Living a Life of Practice
I have the afternoon off from teacher training and as I sit at my table watching the weather change from misty rain to sunshine and slowly back to rain I know that spring is here, the season of growth and renewal. In January of this year I wrote a blog entry about how I felt that 2012 was going to be a big year that would require courage and a willingness to shift, and just three months in to the year I am reflecting on how very true that has proven to be. In the last month the yoga community that I was aligned with, and that I have received much inspiration from, has gone through a powerful dissolution. At the same time we are planning for a big move to a new town which means leaving the town I have lived in for most of my adult life, and my husband is going through a period of deep questioning as he redefines his goals and his dreams. It seems no area of my life will be left untouched by the power of change this year and as a result my daily practices of asana, meditation, study and self care are more needed then ever.
Though we consider it natural for night to follow day and winter to follow summer somehow when it comes to things changing or in our own lives we often find ourselves resisting. And of course it is hard to accept change when it means that someone we love is going to pass on or the community we are part of starts to evolve into something that is not familiar to us- but accept it we must for relationships and human lives are just as subject to the laws of nature as the trees outside my window and the tides moving up and down the beach.
Most of us crave cycles of growth and renewal in our lives, as we all want to feel the newness of discovery and expansion in our relationships, in our careers, and in our spiritual practice. But we often forget that before growth there must be a period of birth, and before birthing there is a period of change, death or release. It is in these aspects of the pulsation that we often become stuck, because death or letting go is painful, and birth requires effort and a willingness to push into the unknown.
In the science of Ayurveda the spring season is ruled by the elements of Earth and Water and if we look at the qualities of these elements we find powerful tools that we can bring into our practice and our lives to help us navigate times of change with greater skillfulness.
The Earth element offers us the power of steadiness and discipline, while the Water element teaches us that the ability to be adaptable makes us strong and allows us to flow with life’s shifting currents. This week in teacher training we looked at Patanjali’s Yoga Sutras and one of my favorite sutras is Sutra 1:12, where we are introduced to the concepts of Abhayasa, or determined practice, and Vairagya, or non- attachment. When I think of Abhayasa I am reminded of the Earth element and the way that commitment to practice is strengthened over a long period of time, through repeated effort, and in the face of all obstacles. This type of commitment to growth takes strength and discipline which are qualities related to the Earth element. Vairagya asks us to be fluid, not grasping to outcomes or clinging to our expectations, and yet still remain committed to growth, which takes immense flexibility, qualities of the Water element.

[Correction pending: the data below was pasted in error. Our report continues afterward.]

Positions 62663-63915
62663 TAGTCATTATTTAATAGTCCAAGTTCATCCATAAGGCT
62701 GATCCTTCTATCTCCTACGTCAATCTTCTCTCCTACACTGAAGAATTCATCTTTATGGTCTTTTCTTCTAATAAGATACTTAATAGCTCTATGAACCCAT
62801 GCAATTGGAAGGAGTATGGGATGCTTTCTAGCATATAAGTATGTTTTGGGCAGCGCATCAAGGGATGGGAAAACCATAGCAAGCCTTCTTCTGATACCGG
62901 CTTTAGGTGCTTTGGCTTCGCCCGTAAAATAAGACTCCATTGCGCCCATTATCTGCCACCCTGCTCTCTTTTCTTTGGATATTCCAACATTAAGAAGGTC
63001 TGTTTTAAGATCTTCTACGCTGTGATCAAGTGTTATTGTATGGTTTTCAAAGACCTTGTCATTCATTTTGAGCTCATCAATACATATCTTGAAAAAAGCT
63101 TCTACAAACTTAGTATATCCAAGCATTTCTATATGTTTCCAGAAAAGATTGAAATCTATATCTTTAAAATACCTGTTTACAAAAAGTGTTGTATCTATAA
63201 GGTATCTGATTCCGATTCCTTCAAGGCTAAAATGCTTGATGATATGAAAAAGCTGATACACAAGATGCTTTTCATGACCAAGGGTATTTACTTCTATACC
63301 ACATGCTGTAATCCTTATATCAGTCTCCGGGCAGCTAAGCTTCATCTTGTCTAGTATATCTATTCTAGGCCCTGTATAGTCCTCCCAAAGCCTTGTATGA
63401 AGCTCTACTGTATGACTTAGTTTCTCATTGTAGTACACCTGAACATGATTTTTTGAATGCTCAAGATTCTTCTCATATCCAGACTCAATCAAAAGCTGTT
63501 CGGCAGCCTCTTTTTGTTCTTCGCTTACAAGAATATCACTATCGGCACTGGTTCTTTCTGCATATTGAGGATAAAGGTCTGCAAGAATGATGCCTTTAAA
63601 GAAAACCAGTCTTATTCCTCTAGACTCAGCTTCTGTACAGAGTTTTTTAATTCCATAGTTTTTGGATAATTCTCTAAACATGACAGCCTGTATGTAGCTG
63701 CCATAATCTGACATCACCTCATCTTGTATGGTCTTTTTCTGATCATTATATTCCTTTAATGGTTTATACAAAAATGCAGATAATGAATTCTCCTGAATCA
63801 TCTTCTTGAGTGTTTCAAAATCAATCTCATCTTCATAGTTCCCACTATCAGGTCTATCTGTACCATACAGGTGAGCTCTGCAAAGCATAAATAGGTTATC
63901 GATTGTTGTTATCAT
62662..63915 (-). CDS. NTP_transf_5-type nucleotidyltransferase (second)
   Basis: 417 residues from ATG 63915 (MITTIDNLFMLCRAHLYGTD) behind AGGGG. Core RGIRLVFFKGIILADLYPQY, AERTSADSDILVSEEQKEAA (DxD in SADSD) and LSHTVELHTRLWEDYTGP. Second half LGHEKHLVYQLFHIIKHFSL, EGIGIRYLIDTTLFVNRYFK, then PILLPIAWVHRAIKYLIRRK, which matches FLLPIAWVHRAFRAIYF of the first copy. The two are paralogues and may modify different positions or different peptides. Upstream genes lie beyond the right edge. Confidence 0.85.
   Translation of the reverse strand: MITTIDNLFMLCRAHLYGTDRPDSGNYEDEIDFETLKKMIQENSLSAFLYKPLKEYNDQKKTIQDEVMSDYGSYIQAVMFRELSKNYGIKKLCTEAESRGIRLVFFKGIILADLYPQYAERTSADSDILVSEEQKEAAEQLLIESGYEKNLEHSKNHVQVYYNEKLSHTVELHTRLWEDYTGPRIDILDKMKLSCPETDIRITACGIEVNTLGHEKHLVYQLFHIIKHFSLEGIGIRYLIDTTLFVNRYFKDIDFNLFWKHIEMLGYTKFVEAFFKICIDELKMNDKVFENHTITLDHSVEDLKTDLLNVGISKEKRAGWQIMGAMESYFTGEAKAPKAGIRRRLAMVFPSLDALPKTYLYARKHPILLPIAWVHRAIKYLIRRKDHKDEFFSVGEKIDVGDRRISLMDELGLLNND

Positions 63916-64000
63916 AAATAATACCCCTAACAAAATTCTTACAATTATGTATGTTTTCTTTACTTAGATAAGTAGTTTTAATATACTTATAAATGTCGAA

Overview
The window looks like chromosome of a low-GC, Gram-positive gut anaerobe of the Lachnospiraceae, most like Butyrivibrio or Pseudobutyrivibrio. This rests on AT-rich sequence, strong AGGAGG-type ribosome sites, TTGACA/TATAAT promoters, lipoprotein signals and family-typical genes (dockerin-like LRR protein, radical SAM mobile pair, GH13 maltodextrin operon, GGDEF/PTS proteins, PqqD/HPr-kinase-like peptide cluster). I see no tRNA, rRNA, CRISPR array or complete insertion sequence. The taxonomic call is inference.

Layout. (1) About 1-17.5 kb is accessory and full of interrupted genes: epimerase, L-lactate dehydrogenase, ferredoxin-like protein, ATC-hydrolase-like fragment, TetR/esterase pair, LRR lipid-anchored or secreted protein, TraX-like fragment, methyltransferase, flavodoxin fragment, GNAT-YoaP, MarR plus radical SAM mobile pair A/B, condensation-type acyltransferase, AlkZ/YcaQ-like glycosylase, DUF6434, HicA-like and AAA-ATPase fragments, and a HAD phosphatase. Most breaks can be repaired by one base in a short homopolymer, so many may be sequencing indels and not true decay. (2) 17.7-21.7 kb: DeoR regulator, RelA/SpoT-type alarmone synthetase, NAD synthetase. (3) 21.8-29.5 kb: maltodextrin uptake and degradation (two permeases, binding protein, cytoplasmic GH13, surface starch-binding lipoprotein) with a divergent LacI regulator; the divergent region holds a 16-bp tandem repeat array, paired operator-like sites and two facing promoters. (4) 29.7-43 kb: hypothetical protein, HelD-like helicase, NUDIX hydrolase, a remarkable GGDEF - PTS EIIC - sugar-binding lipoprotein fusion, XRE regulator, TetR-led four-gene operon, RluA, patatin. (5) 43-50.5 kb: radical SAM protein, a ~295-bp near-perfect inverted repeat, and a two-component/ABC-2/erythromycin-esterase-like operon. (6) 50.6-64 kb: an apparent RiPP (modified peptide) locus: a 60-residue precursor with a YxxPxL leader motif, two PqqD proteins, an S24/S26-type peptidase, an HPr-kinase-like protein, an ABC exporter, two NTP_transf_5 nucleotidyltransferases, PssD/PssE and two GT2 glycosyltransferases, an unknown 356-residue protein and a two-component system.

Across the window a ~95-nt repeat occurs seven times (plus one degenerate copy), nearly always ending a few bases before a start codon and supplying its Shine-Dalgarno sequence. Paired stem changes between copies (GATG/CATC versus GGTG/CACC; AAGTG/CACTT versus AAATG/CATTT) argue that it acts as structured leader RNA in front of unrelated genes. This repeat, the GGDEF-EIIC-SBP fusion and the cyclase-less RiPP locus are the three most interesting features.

This month in your home practice work on cultivating steadiness by committing to doing a regular period of practice at the same time each day. It doesn’t need to be long and involved but it does need to be consistent. Try 10 minutes of Sun Salutations each morning or 15 minutes of meditation to begin or end your day. The consistency and commitment to daily practice will allow you to strengthen the qualities of Earth in your life. To bring the adaptability of Water in allow yourself to notice how each day of practice will have it’s own challenges and delights and encourage yourself to be open to and receptive to both. If something comes up and you can’t practice at the time you had scheduled in, don’t give up or skip it for the day but rather fit it in at the next available opportunity. If you are open to it that opportunity will present itself, even in the busiest of days, and when it does make sure to take advantage of it even if it means meditating in the lunchroom at work or doing your Sun Salutations at the park while you walk your dog.
I am still young at just 36 years of age but I have learned that life is complex and mysterious, as full of joy as it is pain and difficulty. It is with immense gratitude that I reflect on the experiences I’ve had and the teachers I’ve met as they have brought me to the path of yoga, and yoga has taught me a way of living that asks me to remain open and responsive to life even when it may seem easier to shut down, cry victim, or avoid action. Through practice I have learned that if I can stay both open and engaged then I am able to celebrate the newness of spring, the fullness of summer, and the haunting beauty of winter in each aspect of my life. By living a life of practice I am able to receive the richness of life in all its entirety and though it doesn’t promise me a life free from challenge it does give me the ability to meet the challenges that are sure to arise with courage and with grace.